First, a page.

(This column was published in the North Shore News on Aug. 15, 2001)

 

Machete Eddie's story indicts justice system

By Leo Knight

IN 1987, Eddie Lakes hacked off the head of Donald Duplessis in the schoolyard of St. Thomas Aquinas on West Keith Road. Well, not quite, actually. The victim's head was still attached by a thin sliver of skin.

 

For some bizarre reason, Lakes managed to convince the courts that the killing was the result of an argument and subsequently earned himself a manslaughter conviction instead of murder.

 

He also earned the dubious nickname of "Machete Eddie."

 

By the time he was convicted some five years later, he was sentenced to time served plus a day and probation for two years. He was also given a firearms prohibition for five years. Evidently not something he was concerned about when he was convicted later that same year of carrying a concealed weapon. He got three years for that offence.

 

His next victim, in 1996, was the hard-working owner of a jewelry store in Mission. That poor man had the misfortune to be behind the counter when the bloodthirsty killer stuck a shotgun in his face. Evidently, armed robbery was not enough of a thrill. He blew the jewelry store owner away with a blast of the big gun.

 

He was sentenced to six years in 1997 for that transgression and has just been released on parole. Machete Eddie is out again.

 

I don't know yet where Lakes will reside. His parents still live on the North Shore and certainly that is where he was raised.

 

But it really doesn't matter where he lives in society, the ugly fact remains that he should not be let out of prison, ever. If hacking off the head of a person doesn't merit permanent incarceration in this country, then surely the second cold-blooded murder of the jewelry store owner should have guaranteed the key was thrown away forever.

 

But it didn't. So what, do you suppose, will be the excuses used by the system when he kills his next victim and society becomes enraged yet again?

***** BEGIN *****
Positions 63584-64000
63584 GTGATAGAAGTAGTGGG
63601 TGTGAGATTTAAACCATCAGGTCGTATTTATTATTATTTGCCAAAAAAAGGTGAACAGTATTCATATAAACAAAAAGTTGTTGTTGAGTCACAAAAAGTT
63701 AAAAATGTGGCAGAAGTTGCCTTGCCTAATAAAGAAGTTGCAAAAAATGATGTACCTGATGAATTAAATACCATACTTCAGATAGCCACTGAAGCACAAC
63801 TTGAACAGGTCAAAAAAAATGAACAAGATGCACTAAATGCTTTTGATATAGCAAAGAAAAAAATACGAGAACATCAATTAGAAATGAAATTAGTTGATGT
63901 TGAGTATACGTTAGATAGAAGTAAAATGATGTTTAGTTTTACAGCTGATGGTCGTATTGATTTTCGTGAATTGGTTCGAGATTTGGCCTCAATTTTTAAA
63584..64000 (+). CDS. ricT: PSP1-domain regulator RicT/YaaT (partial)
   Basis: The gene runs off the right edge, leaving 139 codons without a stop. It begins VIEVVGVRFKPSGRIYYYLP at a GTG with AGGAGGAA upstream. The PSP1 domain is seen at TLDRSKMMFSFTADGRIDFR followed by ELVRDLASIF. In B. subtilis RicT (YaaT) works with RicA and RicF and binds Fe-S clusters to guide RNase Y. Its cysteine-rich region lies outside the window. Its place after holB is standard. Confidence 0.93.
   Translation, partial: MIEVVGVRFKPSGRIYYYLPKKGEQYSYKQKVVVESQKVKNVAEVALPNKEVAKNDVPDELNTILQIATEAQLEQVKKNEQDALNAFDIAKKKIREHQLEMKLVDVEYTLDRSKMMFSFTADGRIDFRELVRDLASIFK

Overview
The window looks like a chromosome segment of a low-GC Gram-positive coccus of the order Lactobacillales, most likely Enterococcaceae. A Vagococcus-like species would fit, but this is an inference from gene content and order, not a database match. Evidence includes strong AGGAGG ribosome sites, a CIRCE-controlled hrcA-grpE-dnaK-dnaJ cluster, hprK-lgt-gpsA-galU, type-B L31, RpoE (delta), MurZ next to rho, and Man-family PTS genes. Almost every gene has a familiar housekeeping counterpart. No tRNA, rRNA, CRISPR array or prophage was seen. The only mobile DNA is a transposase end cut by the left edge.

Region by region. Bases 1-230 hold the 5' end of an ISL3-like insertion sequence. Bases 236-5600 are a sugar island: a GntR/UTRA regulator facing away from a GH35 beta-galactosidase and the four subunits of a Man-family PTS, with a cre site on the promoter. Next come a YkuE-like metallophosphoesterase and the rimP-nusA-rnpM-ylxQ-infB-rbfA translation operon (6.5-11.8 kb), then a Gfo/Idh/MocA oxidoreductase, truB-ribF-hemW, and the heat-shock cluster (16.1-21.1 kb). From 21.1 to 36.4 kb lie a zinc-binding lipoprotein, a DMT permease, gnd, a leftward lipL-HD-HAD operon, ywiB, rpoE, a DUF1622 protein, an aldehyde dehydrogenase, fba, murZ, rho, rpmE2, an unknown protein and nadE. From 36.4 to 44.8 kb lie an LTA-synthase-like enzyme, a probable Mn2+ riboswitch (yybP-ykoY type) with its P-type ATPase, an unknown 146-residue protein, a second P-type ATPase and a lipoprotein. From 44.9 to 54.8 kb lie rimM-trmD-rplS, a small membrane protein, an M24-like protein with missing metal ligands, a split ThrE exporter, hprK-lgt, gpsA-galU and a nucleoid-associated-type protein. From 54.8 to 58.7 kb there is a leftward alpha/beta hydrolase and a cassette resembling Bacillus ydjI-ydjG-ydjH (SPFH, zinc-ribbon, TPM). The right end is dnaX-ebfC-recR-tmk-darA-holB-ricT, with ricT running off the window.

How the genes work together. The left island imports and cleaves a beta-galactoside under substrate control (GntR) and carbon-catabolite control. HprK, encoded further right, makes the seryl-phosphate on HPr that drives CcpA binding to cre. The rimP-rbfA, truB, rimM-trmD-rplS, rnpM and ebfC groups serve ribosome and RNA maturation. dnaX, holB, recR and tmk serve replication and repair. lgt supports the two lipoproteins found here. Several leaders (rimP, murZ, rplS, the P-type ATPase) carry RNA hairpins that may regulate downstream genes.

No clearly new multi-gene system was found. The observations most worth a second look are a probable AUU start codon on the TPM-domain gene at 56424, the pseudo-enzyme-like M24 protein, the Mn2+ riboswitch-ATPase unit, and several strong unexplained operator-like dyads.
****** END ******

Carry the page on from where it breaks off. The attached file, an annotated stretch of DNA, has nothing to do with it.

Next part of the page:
The systemic failure of our justice system is embodied in the case of Eddie Lakes. If only he were the sole failure. But it happens time and time again.

 

We are left with the broken hearts and spirits of the victims and their families and the platitudes of officials who spout off the usual rhetoric about rehabilitation.

 

What nonsense. Over the years in these pages, I have told you of the many failures and how the same individuals keep coming before the bar of justice time after time.

 

I have described the frustration of judges who cannot do what they know in their heart is the right thing; to protect the public. And, I have told you about the superior court judges who seem to have forgotten what their purpose in society is and have fallen to their knees worshipping at the altar of the Charter of Rights and Freedoms, vacating their responsibility to protect us in favour of coddling the criminal element.

 

For every convict who sees the error of his ways and manages not to run afoul of the law again, there are thousands of Eddie Lakes. That is the reality.

 

The hand-wringing social architects simply cannot come to grips with the fact that people like Eddie Lakes are beyond salvage.

 

Look at the situation with serial pedophile Karl Toft. Two-thirds of the way through a 13-year sentence for molesting hundreds of boys at Kingsclear in New Brunswick, and they try to release him onto the streets of Edmonton. It was only the national public howls of protest that forced an 11th-hour diversion to a Saskatoon psychiatric facility.

 

But the move is only temporary. Toft will be released as soon as Corrections Canada thinks they can get away with it. He attended the therapy programs, you see. He deserves another chance, they say.

 

Well, a leopard doesn't change its spots. And neither will Karl Toft or Eddie Lakes. Unfortunately, neither it seems, does the system that allows these people to perpetrate their criminal acts.

 

That only spells tragedy for their next victims.

 

-30-

 

 

 

 

Primetimecrime current headlines               Columns 2001